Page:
Gove took a different view, deciding that any harm to Oxford Street arising from a refusal of permission would be limited, and professing himself unpersuaded that refurbishment would not be viable. In a key finding, given that planning policy imperative to consider whether alternatives to a plan on the table are realistic, he decided that the option of keeping the building had not been fully explored.
While that view itself might be open to challenge, the minister’s approach to the carbon question as a whole is highlighted in a typically incisive analysis of the decision by planning lawyer Simon Ricketts.
Faced with conflicting claims, Gove actually reaches “no concluded view on whether the redevelopment would, over the life of the building, use less carbon than any replacement,” Ricketts notes, adding, perhaps in understated fashion: “That might be seen as surprising given that surely it is the core issue.”
At one level, this is because our understanding of “whole life” carbon assessment is still developing – a point on which Gove and the inspector agreed. It’s not yet straightforward, as Ricketts has written elsewhere, to “weigh longer-term operational carbon savings against the one-off carbon costs associated with demolition and rebuild”, or to weigh carbon saving against other material considerations.
And that, Ricketts says, leaves Gove’s M&S decision short of a definitive finding that “demolition and rebuild will lead to greater release of carbon over the lifetime of the building than a hypothetical refurbishment of the existing building”.
National planning policy doesn’t help much yet either, offering no clear guidance, while the M&S plan was deemed by City Hall, after two separate considerations, to have met Sadiq Khan’s more up to date and stringent requirements on “whole life” carbon and refurbishment versus new build.
Factors like these may yet see the minister’s decision heading for the High Court, but it is already sending shockwaves through the planning and development community. Concerns were raised for example last week when the City Corporation planning committee approved a 63-storey office tower in Bishopsgate replacing an eight-storey block just 30 years old. Could Gove be pondering another intervention?
The detail of the ruling may prove less important than its wider impact. It is already changing the “mood music” and nudging architects, developers and their investors increasingly towards refurb rather than demolition. Net zero expert Simon Sturgis, who spoke against the M&S plan at the inquiry, made this point to Building Design magazine, forecasting that tougher regulations would be on the way shortly as well.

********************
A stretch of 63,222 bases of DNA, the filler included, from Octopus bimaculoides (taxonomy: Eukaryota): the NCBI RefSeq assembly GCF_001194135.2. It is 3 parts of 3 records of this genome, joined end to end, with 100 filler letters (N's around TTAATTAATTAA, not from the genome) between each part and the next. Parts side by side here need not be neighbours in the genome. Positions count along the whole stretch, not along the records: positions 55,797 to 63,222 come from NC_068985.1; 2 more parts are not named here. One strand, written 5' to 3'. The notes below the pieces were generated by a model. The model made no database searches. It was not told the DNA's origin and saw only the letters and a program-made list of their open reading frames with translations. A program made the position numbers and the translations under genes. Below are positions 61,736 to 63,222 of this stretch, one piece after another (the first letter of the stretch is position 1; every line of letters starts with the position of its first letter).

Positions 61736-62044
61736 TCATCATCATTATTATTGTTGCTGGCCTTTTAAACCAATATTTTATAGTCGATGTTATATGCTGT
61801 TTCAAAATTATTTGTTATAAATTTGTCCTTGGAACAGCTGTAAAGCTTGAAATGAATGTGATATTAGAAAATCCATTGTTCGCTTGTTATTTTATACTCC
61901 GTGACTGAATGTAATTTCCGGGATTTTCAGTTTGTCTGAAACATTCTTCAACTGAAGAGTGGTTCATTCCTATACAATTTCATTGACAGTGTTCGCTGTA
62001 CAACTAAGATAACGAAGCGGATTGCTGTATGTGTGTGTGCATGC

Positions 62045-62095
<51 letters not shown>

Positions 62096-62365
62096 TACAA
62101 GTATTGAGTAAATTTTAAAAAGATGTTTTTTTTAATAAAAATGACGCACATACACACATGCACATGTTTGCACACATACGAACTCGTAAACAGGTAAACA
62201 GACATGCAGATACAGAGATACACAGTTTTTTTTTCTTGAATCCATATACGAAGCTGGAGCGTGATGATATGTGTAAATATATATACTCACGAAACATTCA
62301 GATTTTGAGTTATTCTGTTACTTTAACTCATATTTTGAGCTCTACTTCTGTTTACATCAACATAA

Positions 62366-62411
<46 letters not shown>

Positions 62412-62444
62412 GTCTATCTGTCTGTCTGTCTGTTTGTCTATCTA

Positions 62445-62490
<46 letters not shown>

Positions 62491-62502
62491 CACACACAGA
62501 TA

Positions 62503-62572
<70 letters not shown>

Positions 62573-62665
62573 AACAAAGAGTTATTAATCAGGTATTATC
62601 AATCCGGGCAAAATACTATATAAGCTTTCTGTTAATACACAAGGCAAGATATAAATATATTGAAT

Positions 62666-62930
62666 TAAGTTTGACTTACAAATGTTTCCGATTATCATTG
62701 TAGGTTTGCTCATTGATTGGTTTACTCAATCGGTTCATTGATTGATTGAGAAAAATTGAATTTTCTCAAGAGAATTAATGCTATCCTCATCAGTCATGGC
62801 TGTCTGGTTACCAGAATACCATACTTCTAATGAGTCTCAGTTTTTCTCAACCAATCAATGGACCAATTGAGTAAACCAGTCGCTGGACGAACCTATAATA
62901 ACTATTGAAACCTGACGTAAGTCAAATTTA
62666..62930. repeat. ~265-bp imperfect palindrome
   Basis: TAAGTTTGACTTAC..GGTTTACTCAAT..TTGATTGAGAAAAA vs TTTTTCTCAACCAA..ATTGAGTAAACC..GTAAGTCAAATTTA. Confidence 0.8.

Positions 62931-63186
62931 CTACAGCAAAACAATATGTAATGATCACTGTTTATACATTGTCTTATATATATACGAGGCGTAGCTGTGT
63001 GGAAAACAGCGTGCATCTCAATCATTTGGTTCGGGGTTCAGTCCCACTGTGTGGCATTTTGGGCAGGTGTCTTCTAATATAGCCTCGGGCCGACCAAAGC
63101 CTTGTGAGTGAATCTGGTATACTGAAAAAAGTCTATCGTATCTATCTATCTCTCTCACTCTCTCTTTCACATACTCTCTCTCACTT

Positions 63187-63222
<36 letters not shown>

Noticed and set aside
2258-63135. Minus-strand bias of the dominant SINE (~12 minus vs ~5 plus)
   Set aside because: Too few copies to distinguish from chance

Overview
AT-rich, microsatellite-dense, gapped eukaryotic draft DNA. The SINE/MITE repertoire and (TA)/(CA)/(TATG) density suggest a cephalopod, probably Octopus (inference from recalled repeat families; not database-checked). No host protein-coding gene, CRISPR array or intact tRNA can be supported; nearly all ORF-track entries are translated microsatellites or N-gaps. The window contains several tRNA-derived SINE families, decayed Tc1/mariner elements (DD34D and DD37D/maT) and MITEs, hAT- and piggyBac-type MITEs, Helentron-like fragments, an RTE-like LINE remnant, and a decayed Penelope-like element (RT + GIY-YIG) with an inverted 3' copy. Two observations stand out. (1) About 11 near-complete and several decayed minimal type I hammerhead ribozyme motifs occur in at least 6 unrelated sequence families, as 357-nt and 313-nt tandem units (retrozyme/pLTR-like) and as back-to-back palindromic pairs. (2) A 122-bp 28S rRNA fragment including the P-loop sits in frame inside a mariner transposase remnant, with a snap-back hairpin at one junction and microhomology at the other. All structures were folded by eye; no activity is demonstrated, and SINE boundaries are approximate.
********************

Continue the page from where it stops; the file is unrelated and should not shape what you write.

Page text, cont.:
So what now for Oxford Street, which M&S barrister Russell Harris KC told the inquiry now has a bad smell: “The reek of failure, of second or third best.” Major stores including Topshop and House of Fraser have gone – now possibly M&S too – and while IKEA and HMV are coming, the street still needs to “innovate and ensure we can offer a top-class experience”, according to Westminster council’s cabinet member for planning and economic development Geoff Barraclough.
The council’s upgrade plans, albeit falling short of the mayoral pedestrianisation scheme killed off by one of the Labour administration’s Conservative predecessor in 2018, are a step on that road, described by Corsi as “necessary commitment to ensuring a long-term and sustainable future for the district.”
Necessary but perhaps not sufficient, according to some. They did not go far enough, because there were no pedestrian-only spaces, Richard Scott from retail property specialists Nash Bond, told Drapers Magazine last week, with consultant Jonathan De Mello adding that the measures would not “fully address the issues of congestion, pollution and the plethora of candy shops that still continue to trade.”
Ricketts’s conclusion is bleak: “An important part of Oxford Street may well indeed become vacant or subjected to uses which will do nothing for this vulnerable commercial area.” Sturgis says he knows of at least two developers who’d “jump at the chance” to refurbish the Marble Arch store. Time will tell, but how much time does Oxford Street have?